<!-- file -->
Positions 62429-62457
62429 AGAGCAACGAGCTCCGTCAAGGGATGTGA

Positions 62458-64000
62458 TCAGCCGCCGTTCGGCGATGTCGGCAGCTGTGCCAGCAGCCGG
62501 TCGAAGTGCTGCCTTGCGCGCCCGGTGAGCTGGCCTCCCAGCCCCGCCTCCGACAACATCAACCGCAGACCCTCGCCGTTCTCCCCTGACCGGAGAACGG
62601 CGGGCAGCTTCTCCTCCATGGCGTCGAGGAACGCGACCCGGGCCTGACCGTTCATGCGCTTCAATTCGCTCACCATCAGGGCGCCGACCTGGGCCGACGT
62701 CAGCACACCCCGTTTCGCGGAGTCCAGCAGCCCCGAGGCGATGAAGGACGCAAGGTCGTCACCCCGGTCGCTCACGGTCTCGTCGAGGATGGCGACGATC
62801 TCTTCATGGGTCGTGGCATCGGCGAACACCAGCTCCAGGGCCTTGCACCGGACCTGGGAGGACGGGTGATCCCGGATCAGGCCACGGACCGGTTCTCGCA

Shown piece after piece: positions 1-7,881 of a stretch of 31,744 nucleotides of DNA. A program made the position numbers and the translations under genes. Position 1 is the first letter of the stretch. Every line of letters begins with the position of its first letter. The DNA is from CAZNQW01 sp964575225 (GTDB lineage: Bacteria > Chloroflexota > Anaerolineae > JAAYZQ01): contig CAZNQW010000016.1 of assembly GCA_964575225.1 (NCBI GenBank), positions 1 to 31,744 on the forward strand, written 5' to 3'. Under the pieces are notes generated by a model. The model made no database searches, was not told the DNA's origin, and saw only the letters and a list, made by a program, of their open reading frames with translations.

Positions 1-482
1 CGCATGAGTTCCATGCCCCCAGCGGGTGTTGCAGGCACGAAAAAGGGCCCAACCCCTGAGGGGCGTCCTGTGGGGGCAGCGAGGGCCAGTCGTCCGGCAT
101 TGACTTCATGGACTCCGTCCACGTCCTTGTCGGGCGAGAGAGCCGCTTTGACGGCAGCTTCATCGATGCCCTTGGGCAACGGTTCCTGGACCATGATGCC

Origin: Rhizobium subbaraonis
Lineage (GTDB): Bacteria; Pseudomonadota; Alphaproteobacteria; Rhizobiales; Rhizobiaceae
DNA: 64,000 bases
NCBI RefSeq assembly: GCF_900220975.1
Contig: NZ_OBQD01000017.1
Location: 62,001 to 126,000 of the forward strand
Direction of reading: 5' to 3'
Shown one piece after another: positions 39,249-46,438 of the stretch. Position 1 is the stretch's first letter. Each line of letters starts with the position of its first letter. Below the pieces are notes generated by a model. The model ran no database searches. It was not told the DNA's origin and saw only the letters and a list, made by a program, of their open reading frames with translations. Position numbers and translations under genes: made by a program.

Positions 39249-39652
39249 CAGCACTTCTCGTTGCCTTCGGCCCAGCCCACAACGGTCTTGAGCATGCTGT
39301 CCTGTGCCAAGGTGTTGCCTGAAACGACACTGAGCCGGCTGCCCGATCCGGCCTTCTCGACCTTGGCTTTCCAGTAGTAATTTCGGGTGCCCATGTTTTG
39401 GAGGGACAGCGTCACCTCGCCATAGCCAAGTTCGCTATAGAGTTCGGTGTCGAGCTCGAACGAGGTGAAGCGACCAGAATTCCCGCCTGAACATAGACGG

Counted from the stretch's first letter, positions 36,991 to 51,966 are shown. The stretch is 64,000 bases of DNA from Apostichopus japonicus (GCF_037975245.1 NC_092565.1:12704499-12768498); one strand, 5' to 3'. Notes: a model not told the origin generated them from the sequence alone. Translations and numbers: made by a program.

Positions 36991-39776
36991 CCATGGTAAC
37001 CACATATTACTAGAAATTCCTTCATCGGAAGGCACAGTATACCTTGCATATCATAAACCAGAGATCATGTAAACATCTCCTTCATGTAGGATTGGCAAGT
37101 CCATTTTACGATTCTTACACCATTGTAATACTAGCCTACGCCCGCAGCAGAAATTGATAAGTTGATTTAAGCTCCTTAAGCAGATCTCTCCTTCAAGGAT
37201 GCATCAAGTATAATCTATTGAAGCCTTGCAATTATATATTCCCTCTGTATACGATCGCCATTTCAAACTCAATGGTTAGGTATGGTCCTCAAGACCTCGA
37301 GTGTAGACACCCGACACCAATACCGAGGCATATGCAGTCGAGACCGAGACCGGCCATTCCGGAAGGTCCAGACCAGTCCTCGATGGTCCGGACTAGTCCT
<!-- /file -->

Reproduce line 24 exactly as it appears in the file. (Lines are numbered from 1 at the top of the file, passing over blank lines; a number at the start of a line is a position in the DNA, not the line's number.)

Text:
39401 GAGGGACAGCGTCACCTCGCCATAGCCAAGTTCGCTATAGAGTTCGGTGTCGAGCTCGAACGAGGTGAAGCGACCAGAATTCCCGCCTGAACATAGACGG